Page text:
If a problem $P$ belongs to both $\Pi_2^p$ and $NP$-hard (thanks to some reduction from a $NP$-complete problem) but not to $NP$, does it imply that $P$ is $\Pi_2^p$-complete?

If the answer is no, are there some problems with these properties which have not been shown to be $\Pi_2^p$-complete?


1 Answer 1


The answer is "no".

In fact, in addition to the general argument pointed to by Tsuyoshi, there are a number of well-studied complexity classes which contain NP, but are contained in $\Pi_2^P$.

Two interesting containment chains are:

$NP \subseteq \Delta_2^P \subseteq S_2^P \subseteq \Sigma_2^P \cap \Pi_2^P \subseteq \Pi_2^P$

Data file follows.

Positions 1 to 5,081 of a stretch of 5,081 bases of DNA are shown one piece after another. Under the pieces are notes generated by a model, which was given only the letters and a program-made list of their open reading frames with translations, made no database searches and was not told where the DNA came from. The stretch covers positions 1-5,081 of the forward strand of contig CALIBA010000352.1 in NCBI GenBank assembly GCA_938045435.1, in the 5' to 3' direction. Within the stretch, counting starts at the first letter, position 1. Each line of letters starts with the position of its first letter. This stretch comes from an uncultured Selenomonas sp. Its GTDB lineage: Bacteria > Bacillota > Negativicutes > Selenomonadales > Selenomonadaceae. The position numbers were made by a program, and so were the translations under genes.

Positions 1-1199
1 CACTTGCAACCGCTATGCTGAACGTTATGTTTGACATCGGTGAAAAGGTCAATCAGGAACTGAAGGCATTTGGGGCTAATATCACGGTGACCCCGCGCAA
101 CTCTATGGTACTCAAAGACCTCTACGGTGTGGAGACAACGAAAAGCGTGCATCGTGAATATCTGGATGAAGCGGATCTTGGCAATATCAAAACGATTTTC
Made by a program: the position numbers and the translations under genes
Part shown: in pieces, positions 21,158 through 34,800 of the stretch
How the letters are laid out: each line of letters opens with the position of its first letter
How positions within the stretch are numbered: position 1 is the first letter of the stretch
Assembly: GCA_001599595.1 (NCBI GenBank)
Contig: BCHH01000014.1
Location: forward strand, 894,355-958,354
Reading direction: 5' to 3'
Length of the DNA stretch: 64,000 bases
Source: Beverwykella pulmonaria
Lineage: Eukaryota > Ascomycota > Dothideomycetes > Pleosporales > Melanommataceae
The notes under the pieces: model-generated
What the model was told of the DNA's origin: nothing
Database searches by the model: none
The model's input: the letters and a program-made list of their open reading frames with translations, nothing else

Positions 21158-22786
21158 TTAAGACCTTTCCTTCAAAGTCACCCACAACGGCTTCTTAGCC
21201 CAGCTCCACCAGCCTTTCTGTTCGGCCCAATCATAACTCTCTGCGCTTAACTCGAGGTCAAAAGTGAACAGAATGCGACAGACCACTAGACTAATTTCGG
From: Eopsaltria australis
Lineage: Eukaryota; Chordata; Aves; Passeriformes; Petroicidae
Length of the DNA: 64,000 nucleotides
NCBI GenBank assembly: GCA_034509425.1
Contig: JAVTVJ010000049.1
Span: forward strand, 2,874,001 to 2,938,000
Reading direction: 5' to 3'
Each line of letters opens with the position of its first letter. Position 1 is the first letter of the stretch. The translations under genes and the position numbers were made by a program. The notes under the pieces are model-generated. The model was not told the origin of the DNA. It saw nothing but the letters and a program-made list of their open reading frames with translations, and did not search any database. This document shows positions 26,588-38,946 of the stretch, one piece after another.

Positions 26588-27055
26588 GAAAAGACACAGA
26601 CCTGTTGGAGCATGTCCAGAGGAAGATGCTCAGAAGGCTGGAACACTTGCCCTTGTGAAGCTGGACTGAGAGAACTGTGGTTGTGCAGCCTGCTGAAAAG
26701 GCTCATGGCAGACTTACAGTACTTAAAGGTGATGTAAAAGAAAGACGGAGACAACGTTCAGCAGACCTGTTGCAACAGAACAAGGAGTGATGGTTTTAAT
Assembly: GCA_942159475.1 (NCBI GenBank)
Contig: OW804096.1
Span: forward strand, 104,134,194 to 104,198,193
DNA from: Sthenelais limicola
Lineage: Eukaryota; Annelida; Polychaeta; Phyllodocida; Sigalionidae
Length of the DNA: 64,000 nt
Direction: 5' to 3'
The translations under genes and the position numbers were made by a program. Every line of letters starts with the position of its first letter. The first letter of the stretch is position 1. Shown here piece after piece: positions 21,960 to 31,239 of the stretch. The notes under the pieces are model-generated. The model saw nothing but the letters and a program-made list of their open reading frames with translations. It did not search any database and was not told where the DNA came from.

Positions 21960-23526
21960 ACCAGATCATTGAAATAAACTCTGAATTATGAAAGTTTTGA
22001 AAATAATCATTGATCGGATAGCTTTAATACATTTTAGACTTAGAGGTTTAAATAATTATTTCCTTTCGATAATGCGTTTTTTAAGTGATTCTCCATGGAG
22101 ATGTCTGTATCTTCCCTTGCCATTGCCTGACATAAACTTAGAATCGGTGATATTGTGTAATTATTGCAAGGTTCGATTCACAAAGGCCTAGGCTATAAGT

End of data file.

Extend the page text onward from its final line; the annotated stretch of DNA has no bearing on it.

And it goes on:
$NP \subseteq MA \subseteq BP \cdot NP = AM \subseteq \Pi_2^P$

To help clarify the letter soup, see Wikipedia's article on the Arthur-Merlin protocol and $S_2^P$. There's also of course the complexity zoo for descriptions of these various classes.

Also take a look at this question asking about canonical $\Delta_i^P$-complete problems.

  • $\begingroup$ Thank you very much for the pointers, I'll make sure to check them out. $\endgroup$
    – jbensmai
    Sep 25, 2012 at 7:03

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